At the University of Liege in Belgium, a steady stream of students pick up saliva tests in white boxes from a desk at the entrance of the main building, a scheme creators hope will simplify tracking the spread of the coronavirus. Inside are simple saliva tests that people can administer themselves, simply spitting into a tube fitted with a funnel – rather than going to a test centre where a medical professional would administer a nasal swab.
“I come and pick one up on Wednesdays and get the result by Friday evening. It’s not compulsory, but it’s important, so I do it every week,” says 20-year-old translation and interpretation student Ruben Ponton. “If I’m positive, I don’t come to class.”
Two of his fellow students behind the desk check their peers’ ID cards, handing out more than 560 tests on Wednesday morning alone, and offer tips to those taking their first. They must be taken “in the morning, on an empty stomach and before brushing your teeth”. Backers hope the saliva tests developed at the university can help wipe out backlogs at testing centres buckling under coronavirus demand.
Nurses and carers
The aim of giving the tests to students is to “demonstrate that these self-testing kits can be useful and allow us to throttle the spread of the epidemic in a university of 30,000 people,” says professor Fabrice Bureau, an immunologist and vice-rector of research. “The idea is that we then make them available to a larger number of people,” Bureau adds.
In the second week of the free, anonymous tests, some 3.6% of the students and 0.9% of university staff came back positive, roughly double the figures for the first week. Those testing positive are urged to self-isolate and are given leave to miss lessons.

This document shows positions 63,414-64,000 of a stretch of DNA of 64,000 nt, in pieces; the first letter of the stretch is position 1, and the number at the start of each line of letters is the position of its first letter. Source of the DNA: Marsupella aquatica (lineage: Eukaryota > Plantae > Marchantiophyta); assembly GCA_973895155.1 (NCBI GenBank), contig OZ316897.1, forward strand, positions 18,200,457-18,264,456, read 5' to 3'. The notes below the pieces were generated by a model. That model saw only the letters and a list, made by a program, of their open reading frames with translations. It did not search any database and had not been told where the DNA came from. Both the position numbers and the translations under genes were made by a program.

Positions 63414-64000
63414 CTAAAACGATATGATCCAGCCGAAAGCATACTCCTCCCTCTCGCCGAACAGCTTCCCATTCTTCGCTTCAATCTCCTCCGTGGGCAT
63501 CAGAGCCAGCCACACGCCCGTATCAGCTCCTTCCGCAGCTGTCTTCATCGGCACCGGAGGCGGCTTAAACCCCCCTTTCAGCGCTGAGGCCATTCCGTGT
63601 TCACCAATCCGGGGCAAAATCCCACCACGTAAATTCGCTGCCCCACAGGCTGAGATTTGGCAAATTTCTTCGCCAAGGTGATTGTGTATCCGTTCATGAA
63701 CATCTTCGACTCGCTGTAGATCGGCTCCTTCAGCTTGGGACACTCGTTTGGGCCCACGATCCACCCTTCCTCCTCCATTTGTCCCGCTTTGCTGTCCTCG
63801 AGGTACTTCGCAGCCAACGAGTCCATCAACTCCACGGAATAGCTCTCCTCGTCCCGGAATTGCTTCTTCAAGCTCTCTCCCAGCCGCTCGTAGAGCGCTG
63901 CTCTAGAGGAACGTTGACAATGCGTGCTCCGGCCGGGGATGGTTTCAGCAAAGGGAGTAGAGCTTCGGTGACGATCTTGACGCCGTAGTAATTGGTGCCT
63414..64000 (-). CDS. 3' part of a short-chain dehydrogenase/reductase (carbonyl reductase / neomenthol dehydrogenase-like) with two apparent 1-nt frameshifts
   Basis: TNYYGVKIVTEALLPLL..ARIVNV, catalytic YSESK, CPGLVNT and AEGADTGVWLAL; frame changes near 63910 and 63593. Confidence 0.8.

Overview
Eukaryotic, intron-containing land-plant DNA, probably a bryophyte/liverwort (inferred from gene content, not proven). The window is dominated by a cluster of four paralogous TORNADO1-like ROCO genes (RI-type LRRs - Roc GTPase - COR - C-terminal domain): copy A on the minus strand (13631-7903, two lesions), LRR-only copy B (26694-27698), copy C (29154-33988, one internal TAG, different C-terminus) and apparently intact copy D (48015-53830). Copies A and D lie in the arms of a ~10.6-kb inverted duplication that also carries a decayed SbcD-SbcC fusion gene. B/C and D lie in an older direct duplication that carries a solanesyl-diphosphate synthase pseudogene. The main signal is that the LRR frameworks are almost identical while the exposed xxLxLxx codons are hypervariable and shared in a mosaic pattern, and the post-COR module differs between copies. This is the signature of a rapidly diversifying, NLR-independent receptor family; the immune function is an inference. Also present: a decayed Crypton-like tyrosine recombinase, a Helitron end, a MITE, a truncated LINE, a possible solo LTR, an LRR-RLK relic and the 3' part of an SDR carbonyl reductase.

At around 60 percent accuracy, the saliva testing kits fall short of the 80 to 90 percent achieved with nasal swabs. “There’s less virus present in saliva,” says virologist Laurent Gillet, who helped develop the process. Nevertheless, for people with a very high viral load, the accuracy is “above 95 percent,” he adds.
And given how much easier the saliva test is than the nasal swab, people can take multiple tests, which “makes up for the lack of sensitivity,” Gillet argues. The virologist believes it could be most useful for “some specific populations, like nursing staff and staff at retirement homes” who come into contact with vulnerable people. They “could get tested regularly with quick results, so we’d be able to check how the virus is spreading through these communities,” he suggests.
Liege’s university hospital has started covering the cost of the kits – 12 euros (US$14) excluding tax – in a bid to reduce queues at its drive-through testing centre, which have at times stretched to eight kilometres (five miles). It says they are most appropriate for people without symptoms, but who have been in contact with someone who has tested positive.
But the hospital’s testing chief Sandra Delcour said that the centres handing out the kits were overwhelmed by demand within a few days, meaning the programme had to stop by the end of the week. She hopes that “those in charge will react to offer the public an alternative”.
Professors Bureau and Gillet are in talks with regional and Belgian federal authorities, hoping to gain official recognition for their procedure. At present, the Liege lab can carry out 6-8,000 nasal swab tests and 6,000 saliva tests per day, aiming to push the second figure to 18,000. The lab produces its own chemical reagents for the tests, which have already secured official approval.
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